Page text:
Cauliflower Fried Rice

This recipe is perfect for those times you’re looking to use up your leftover vegetables and those nights you feel too damn tired to cook, but want to make something quick and healthy anyway.

Carrots, peas, and broccoli are some of my favorite vegetables to add to this dish, but even if all you have is egg and scallions, you still can make a delicious fried rice. There’s so much variety with fried rice! This recipe, of course, switches out rice for cauliflower.  It’s low-carb, surprisingly filling, and breaking up the cauliflower takes hardly anytime at all if you have a blender or food processor.

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Ingredients

(makes 3 portions)

-1 head cauliflower.

-Peas (fresh or frozen– right now is the season to buy fresh!)

-1 head broccoli, cut into small pieces

-1-2 carrots, dice by halving the carrot widthwise and cutting each half lengthwise, then chop each piece into small bites.

-2 scallions, diced. Separate the white bottoms and green tops.

-4 cloves garlic, minced

-2 eggs, whisked

-Oil (I used toasted sesame oil)

-Tamari or soy sauce to taste

-Black pepper

 

Instructions

1. Remove the leaves from the cauliflower and break apart the florets, placing them in a blender or food processor.  Pulse until it looks like rice.  Remove and place in a bowl.

Prepare the rest of the vegetables.  In a small bowl, whisk two eggs and add salt and pepper.

2. Heat a large pan over medium-high.  Add oil to the pan, carrots, broccoli, peas, the white bottoms of the scallions, and garlic.  Cook for 4 minutes, stirring occasionally, then add the cauliflower, black pepper and tamari/soy sauce.  Add more oil to the pan if it’s dry and continue to cook for another 4-5 minutes or until the vegetables are soft.  Turn off the heat, transfer the vegetables to a large bowl, and wipe out the pan.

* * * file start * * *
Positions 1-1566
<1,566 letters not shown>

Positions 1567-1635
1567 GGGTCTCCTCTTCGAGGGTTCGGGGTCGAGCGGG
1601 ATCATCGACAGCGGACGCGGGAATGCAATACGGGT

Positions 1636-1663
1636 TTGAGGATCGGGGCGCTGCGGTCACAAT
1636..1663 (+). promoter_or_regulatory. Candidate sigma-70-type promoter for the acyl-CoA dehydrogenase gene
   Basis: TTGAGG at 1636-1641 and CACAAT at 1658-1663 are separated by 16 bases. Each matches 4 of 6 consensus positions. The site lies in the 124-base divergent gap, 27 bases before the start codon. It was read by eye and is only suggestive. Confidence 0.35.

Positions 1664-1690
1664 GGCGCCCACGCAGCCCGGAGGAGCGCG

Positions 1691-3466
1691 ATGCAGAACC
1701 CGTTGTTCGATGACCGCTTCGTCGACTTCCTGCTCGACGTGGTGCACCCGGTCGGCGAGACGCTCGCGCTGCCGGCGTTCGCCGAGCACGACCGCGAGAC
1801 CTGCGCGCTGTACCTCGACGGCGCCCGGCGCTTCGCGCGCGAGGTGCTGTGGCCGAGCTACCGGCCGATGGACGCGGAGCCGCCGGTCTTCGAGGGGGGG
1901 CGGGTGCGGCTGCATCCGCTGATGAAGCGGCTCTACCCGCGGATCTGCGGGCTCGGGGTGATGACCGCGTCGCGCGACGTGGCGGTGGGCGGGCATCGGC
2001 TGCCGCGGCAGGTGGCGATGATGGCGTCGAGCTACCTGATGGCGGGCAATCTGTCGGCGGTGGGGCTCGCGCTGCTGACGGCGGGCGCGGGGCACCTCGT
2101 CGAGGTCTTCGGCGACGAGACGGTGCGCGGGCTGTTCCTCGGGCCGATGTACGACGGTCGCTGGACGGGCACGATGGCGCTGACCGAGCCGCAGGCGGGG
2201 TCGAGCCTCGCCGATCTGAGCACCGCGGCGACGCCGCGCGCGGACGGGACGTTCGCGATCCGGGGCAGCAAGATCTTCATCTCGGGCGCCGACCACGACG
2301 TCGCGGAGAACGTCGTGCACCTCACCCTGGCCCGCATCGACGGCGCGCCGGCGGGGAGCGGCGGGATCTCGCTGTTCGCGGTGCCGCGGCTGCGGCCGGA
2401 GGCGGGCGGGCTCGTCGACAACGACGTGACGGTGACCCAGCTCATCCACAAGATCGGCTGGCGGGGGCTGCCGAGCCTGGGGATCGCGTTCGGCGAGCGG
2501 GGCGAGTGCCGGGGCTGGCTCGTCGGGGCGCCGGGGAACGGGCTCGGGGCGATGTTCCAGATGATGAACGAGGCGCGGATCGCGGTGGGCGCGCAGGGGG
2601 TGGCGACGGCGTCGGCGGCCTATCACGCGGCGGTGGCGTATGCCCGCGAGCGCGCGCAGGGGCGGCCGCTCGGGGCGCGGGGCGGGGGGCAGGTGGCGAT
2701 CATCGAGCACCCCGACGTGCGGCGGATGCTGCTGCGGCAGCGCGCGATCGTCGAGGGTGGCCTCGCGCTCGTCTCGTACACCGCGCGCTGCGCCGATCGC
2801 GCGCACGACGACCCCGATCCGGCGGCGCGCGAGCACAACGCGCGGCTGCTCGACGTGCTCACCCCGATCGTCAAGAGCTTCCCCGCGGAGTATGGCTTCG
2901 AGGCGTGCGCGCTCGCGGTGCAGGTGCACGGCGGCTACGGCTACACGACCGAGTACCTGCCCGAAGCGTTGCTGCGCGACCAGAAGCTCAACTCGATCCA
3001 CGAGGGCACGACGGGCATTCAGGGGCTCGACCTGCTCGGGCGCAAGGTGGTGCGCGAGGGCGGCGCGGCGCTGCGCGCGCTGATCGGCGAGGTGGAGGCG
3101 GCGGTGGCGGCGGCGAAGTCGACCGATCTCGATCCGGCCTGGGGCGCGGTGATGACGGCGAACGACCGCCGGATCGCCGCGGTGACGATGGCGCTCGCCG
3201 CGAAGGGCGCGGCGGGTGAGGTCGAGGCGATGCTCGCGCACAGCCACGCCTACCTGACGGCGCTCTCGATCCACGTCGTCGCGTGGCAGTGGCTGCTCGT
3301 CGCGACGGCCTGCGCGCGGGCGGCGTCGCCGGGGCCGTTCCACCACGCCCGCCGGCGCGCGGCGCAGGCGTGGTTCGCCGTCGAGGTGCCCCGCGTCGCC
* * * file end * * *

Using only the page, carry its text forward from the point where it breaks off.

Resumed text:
3.  Reheat the pan over medium-high heat and add a tablespoon of oil.  Add the eggs to the pan and scramble.  Once the eggs are nearly cooked through, add the vegetables back to the pan to stir to combine.  Add more seasoning to taste and garnish with the green tops of the scallions.  Serve, and enjoy!

Breakfast, Lunch, or Dinner: Veggie Frittata All Day

I’m pretty confident that even a novice chef can make a frittata. In fact, I recently made frittatas with a group of about 20 kids under the age of 12 and they were able to make some delicious frittatas. Two of my favorite parts about frittatas is that you can get creative with your ingredients and a frittata is so great to have in the fridge for any meal of the day. Pick up some of your favorite vegetables, chop and sautée them, whisk some eggs, add some cheese (optional), put it all together and put in the oven for 10 minutes. Incredibly simple.

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Ingredients 

-1 handful mushrooms

-1 bunch broccolini (you’ll probably only use about 1/4-1/2 of the bunch)

-1/2 zucchini

-3/4 cup peas (defrost, if frozen)

-6 eggs (preferably organic)

-1 tablespoon milk (goat milk often works great for people with dairy sensitivities)

-goat cheese crumbles

-salt, pepper, red pepper chili flakes

-extra virgin olive oil

Steps

  1. Preheat oven to 400 degrees F.
  2. Defrost peas. Chop the other vegetables into small pieces.
  3. Sautée vegetables all together in oven-safe pan** with olive oil for about 3 minutes. Add a dash of salt and pepper. **(If you don’t have an oven-safe pan than have an 8×8 baking dish/brownie pan available for later and whatever skillet you have).
  4. Meanwhile, whisk eggs with milk in a medium-sized bowl. Add the goat cheese crumbles (as much as you’d prefer) and stir. Add more salt and pepper and add chili flakes.
  5. If you have an oven-safe pan, add eggs to veggies and cook on the stove top for about 30 seconds to brown slightly, then place in the oven for 10 minutes. If you don’t have an oven-safe pan, then transfer the veggies and eggs to the baking dish and place in the oven for 10 minutes. Make sure the vegetables are evenly coated with egg.
  6. After 10 minutes your frittata should be looking ready to eat. If you’d like it brown a little more then leave it in the oven for a few extra minutes.

ENJOY

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Look to Your Farmacy